Additional Offsets for Senator Sanders's Health Plan
Specifically, our updated estimate finds that the plan’s offsets will fall $2.6 to $2.8 trillion short of the costs that Sanders estimates, down from $3.1 trillion in our original analysis. And if the single-payer plan costs nearly twice as much, as economist Kenneth Thorpe estimated, offsets would fall short by $13.5 to $13.7 trillion. As with our prior estimates, our analysis is based largely on existing CBO and JCT scores, but is very rough and excludes most interactions, many behavioral effects, and all economic feedback effects.
Additional Policies to Pay for Senator Sanders’s Single Payer Plan
At the time we published our initial analysis, Senator Sanders’s website listed a variety of tax increases to pay for his single-payer health plan, including a 2.2 percent individual income-based premium, a 6.2 percent income-based premium paid by employers, reforms to increase the estate tax, progressive increases in income tax rates, and the taxation of capital gains and dividends as ordinary income (at a new top rate of 52 percent, before surtaxes). Since that time, two additional offsets have been added to the campaign’s website (which campaign representatives have told us pay for their health care plan) – both related to capital gains.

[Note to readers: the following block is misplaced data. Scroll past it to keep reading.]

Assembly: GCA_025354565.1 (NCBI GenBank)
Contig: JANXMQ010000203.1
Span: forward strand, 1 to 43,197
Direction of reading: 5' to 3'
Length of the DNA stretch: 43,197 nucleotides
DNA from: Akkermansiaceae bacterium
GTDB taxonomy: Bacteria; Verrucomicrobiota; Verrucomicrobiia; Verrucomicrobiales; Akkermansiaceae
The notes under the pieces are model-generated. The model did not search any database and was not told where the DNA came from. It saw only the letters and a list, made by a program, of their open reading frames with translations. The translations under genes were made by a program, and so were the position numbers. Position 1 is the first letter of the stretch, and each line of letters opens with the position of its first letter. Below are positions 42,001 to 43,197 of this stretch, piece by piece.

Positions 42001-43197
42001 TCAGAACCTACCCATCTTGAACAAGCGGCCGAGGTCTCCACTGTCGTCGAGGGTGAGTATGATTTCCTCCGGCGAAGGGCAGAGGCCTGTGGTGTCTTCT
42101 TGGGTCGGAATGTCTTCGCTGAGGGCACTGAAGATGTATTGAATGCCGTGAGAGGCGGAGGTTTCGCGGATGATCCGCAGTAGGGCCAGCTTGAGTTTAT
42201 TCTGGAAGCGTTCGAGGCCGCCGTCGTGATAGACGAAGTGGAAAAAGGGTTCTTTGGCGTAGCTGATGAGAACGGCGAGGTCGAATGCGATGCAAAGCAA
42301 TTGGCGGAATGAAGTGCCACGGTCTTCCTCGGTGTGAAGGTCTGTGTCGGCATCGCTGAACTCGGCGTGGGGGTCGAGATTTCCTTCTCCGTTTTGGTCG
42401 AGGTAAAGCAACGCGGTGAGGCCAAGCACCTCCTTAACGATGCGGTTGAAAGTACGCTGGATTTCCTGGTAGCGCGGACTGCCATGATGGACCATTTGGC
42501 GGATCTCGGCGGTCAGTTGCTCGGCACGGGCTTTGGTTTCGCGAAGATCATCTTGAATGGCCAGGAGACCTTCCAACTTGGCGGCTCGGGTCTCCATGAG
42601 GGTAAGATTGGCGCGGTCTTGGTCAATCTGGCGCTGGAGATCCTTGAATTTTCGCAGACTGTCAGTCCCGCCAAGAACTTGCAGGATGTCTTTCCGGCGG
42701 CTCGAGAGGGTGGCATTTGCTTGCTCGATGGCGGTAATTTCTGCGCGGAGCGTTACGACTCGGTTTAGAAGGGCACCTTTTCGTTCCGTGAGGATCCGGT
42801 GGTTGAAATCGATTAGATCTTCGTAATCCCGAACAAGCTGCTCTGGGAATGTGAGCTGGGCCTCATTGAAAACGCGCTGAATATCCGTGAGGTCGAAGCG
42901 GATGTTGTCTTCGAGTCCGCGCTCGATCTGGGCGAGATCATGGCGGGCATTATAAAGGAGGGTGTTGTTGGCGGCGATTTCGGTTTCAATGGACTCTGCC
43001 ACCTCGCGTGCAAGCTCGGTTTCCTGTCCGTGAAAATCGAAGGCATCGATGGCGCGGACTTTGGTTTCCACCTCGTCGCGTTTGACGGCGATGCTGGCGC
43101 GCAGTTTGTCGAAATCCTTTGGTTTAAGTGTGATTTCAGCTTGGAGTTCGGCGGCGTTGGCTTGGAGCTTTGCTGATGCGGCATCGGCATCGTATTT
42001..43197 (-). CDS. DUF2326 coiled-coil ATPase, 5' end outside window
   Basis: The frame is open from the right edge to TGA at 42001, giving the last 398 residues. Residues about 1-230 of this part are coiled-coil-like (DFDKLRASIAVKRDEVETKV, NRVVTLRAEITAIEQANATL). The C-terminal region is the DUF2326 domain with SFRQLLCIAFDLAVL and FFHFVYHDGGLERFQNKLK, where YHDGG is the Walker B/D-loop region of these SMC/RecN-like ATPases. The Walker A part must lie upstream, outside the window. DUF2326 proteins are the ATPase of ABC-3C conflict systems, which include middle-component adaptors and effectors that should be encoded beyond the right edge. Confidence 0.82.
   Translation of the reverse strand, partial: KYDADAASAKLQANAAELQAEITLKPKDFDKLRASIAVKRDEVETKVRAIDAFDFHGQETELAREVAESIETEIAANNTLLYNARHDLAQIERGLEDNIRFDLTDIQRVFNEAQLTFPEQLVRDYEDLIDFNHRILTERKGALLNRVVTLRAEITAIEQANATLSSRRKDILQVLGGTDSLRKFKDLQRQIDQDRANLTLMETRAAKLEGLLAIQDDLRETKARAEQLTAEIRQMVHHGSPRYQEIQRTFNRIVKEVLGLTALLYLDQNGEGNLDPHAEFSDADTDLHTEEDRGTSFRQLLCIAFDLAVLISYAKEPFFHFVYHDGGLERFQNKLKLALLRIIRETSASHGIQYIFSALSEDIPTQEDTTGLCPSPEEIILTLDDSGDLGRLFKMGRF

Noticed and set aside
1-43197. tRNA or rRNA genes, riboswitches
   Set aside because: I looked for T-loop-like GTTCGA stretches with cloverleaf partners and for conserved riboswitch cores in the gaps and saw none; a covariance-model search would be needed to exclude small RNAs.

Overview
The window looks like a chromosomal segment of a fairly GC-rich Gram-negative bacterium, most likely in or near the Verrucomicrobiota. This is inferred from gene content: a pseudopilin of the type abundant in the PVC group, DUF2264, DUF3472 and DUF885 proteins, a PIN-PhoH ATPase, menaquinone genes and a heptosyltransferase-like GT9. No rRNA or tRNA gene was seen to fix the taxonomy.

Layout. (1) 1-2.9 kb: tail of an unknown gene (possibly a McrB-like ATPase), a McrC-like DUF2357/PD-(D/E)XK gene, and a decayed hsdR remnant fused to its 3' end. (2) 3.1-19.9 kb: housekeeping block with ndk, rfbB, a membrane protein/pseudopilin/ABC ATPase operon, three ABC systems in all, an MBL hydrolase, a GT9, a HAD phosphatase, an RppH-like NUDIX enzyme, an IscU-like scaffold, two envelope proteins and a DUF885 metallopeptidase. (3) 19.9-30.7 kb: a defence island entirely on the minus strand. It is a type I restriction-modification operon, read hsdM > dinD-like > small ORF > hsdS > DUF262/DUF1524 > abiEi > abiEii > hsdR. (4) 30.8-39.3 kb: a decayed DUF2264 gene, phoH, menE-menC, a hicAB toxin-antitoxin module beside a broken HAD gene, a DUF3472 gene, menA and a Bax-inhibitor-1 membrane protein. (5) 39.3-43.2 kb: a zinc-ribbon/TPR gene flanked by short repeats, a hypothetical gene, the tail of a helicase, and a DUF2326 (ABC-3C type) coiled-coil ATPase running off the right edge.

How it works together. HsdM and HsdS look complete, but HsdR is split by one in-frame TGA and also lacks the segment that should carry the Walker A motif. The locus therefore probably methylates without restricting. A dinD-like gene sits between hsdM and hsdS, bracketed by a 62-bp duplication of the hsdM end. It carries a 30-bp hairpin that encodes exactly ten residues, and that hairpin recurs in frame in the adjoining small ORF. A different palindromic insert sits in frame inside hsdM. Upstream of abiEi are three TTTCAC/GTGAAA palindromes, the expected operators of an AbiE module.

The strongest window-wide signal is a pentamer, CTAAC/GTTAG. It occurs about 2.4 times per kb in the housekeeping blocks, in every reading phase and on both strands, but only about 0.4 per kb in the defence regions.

First, the plan would require derivatives be taxed annually on their value, meaning that taxpayers would pay taxes on the gains (or could deduct losses) from derivatives even if the items were not sold and the gains were not yet received. This policy was included in Chairman Camp’s tax reform plan and President Obama’s budget. We’ve explained it here.
Much more significantly, the plan would largely eliminate the exclusion for capital gains at death. Under current law, individuals generally pay taxes on capital gains in the year assets are sold. If assets are not sold but instead passed as an inheritance, the tax on those gains is essentially forgiven.
Under Senator Sanders’s plan, those gains would be taxed as if sold when the owner dies; and a similar capital gains tax would be applied to gifted assets. Structurally, this plan would be similar – though not identical – to one proposed by President Obama.
According to information provided to us by the campaign, this tax would exempt the first $250,000 per person of real estate gains. It would also include an exemption equal to $250,000 minus the deceased individual’s earned income in that year (for example, if the individual earned $50,000 then $200,000 would be exempt from taxation of death). The proposal would not exempt charitable bequests from capital gains taxation.
This policy would generate revenue in two ways. First, it would directly tax assets that currently escape taxation at death. Secondly, it would reduce the “lock-in effect” of current capital gains taxation that encourages people to hold rather than sell assets – an effect amplified in part because investors can currently avoid the capital gains tax altogether by holding assets until death. By reducing this lock-in effect, taxing capital gains at death will increase the amount of assets sold and the revenue raised from ordinary capital gains rates.